The ancient painting technique of Buon fresco can be found all over Italy, most famously on the ceiling of the Sistine Chapel. The ground-pigment-on-wet-plaster technique experienced its heyday during the Renaissance but has since been mostly lost to time, practiced today by only a handful of master artists.
Buon fresco may soon be revived in a most unexpected place: Schenectady.
A Troy artist and entrepreneur who brought her fresco revival to a historic Cohoes church earlier this year now has her sights set on the Electric City. Sandra Vardine has signed a contract to purchase the former St. Mary’s Roman Catholic Church on Eastern Avenue for $60,000. She will go before the city Planning Commission on Wednesday seeking approval to do just what she did in Cohoes — repair, renovate and restore the historic structure for use as a museum, art school and event venue.
“We wanted to start somewhere,” said Vardine, who recently received nonprofit status for House of Angels Renaissance Projects, the organization that will run the museum/school. “And churches, most of them are historical. But they’re being abandoned left and right. They’re the heart of communities, and the older ones really lend themselves to the structural support that plaster needs.”
St. Mary’s was founded by Polish immigrants in 1892. Nearly 120 years later, the church was one of more than 100 in the Roman Catholic Diocese of Albany to close as a result of declining enrollment, priest shortages and demographics. It held its final Sunday Mass in June 2009.
Four years later, its gray stone masonry, tall stained glass windows, high arches and gables remain striking in the struggling neighborhood. The property comes with a wood-frame rectory, garage and three-story brick and stone convent.
Vardine expects to close on the property sometime before mid-November. If all goes as planned, she will start renovations in January.
“We don’t believe there’s going to be as many renovations needed at this one,” she said. “The one in Cohoes needed a lot. We’ll mostly be clearing out and removing carpets, redoing the floors. Other than that, anything that will need work can be done over a period of time, whereas in Cohoes, there were issues that needed to be addressed immediately.”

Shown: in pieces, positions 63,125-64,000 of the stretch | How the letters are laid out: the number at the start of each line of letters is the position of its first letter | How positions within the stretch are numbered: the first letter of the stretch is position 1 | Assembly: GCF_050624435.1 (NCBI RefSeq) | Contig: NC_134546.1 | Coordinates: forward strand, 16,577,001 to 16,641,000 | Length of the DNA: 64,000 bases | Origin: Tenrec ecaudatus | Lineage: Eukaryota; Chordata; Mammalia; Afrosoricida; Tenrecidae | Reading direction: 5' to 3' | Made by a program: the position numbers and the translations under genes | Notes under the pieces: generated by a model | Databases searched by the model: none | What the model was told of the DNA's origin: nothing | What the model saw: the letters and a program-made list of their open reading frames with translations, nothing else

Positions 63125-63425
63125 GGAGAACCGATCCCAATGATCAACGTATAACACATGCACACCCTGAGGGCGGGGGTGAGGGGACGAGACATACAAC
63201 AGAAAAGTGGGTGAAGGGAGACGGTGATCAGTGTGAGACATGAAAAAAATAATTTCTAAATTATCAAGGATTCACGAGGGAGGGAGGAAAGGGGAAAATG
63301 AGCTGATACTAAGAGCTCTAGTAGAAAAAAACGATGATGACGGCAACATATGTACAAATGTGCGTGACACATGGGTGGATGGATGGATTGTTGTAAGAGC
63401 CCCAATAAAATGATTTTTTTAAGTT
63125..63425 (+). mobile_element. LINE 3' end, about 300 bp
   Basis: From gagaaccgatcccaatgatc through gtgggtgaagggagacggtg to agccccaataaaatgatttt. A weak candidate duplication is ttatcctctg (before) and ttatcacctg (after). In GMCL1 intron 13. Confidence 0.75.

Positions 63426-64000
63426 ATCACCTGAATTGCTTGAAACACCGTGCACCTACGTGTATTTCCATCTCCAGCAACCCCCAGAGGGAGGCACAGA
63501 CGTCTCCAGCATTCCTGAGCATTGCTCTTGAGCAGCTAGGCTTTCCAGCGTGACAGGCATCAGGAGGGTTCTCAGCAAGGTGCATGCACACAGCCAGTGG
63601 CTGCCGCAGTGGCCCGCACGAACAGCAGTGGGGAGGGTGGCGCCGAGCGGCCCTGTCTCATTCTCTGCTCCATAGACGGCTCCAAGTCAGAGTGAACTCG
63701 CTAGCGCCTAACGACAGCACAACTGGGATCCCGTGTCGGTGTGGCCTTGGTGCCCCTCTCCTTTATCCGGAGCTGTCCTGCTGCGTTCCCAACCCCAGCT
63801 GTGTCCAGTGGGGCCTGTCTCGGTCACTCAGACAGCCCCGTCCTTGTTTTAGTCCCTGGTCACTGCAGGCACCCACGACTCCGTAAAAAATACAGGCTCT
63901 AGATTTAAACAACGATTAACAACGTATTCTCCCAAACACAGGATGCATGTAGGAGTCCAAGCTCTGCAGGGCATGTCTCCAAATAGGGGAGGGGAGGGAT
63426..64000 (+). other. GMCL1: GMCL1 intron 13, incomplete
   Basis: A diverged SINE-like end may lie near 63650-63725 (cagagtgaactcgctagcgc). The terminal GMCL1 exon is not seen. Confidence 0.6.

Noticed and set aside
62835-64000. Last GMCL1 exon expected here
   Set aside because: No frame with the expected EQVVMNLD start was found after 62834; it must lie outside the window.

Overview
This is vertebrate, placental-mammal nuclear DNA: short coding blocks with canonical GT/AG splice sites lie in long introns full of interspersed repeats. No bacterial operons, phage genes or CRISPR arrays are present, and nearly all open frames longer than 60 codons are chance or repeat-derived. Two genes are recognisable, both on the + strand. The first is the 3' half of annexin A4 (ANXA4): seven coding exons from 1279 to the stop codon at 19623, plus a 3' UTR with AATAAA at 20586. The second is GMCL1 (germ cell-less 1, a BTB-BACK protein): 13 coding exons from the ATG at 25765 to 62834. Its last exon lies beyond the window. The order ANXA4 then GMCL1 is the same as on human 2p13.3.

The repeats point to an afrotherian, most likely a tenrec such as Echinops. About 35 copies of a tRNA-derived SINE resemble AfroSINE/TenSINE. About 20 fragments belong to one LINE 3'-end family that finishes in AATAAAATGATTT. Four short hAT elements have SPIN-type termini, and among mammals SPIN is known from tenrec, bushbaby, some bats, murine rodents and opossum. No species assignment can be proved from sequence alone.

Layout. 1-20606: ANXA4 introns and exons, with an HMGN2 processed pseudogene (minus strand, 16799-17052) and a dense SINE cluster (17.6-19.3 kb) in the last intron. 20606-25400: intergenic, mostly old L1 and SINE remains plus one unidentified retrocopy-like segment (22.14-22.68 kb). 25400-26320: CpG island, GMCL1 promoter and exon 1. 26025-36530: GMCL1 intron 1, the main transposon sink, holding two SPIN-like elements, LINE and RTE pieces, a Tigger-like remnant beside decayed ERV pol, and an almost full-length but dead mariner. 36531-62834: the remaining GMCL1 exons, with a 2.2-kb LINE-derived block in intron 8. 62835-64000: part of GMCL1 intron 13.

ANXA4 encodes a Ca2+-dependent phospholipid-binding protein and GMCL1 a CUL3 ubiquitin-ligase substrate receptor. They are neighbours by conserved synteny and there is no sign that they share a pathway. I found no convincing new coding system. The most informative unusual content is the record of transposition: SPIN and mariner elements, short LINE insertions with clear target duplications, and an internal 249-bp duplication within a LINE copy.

Her interest in frescos was sparked nearly a decade ago when she bought and restored three dilapidated brownstones in Troy’s Washington Park neighborhood. In one of them, she discovered an old fresco. She befriended local fresco artists to see about getting it restored. She couldn’t raise the money to do so, but she’s held on to it ever since, keeping it “gently” covered. A fascination had taken hold.
“We wanted to paint a fresco on a ceiling somewhere, but my question was, then what? How do you make something like this work? How do you make it viable and self-sustaining?”
House of Angels Renaissance Projects has a unique mission. Its goal is to preserve, promote, educate and teach the classical arts, specifically the ancient art form of Buon fresco. The painting technique is environmentally friendly and creates extremely long-lasting paintings. Its downside, and likely the reason it fell out of favor, is that a painting must be done quickly and without mistakes. Painting can only be done while wet, and the plaster takes about 12 hours to dry. So each section of the fresco must be completed in one sitting, and if there is a mistake, there is no painting over. It has to be scraped off and the process started over.
Vardine hopes to bring in fresco artists from Italy and Russia to help “in the creation of cross-cultural angels” on the ceilings and walls of the churches. She already has one master fresco artist on board: Mico Di Arpo lives in Troy as well and owns a fresco studio in Boston.
“She’s one of five master fresco artists in the United States and one of 12 worldwide,” said Vardine. “It’s really become a lost art. It’s something that’s no longer promoted because it’s a very difficult technique. But it’s long-lasting. We live in a time where all of our builders are building little boxes. There’s a loss of creativity. But people want it. People want houses with a little character and creativity. And this is what we’re trying to bring back — creativity and the arts.”
Renovations to the Sacred Heart Church, built in 1890 in Cohoes, are almost complete. Vardine expects to host a soft opening sometime in November to show people what has been done, but the actual school won’t be finished by that time. Once the Cohoes and Schenectady churches are done, she hopes to replicate the project in other locations to make the Capital Region a destination for fresco art.
The art school, Atelier, will teach private classes in the classic arts of Buon fresco, sculpture, plaster, drawing and ceramics. Brass, wood and stone artwork will also be displayed throughout the buildings. The school will be open to the general public and college institutions, but she really hopes to engage underprivileged kids from the local community to participate.
Each church will be open to the public, with the museum available to rent for special events, fundraisers and community functions.
In July, the New York State Education Department Board of Regents approved a five-year provisional charter for House of Angels to operate as a nonprofit corporation for educational purposes. A board of trustees has been formed, consisting of art lovers, artists, accountants, financial and real estate officials from around the Capital Region.
“Every time I turn around, somebody else is interested in participating,” said Vardine. “We’re reaching out to the community, trying to get some afterschool programs and disadvantaged youth to show them a different way. This is everything that I am and have been, coming together in one small little venue.”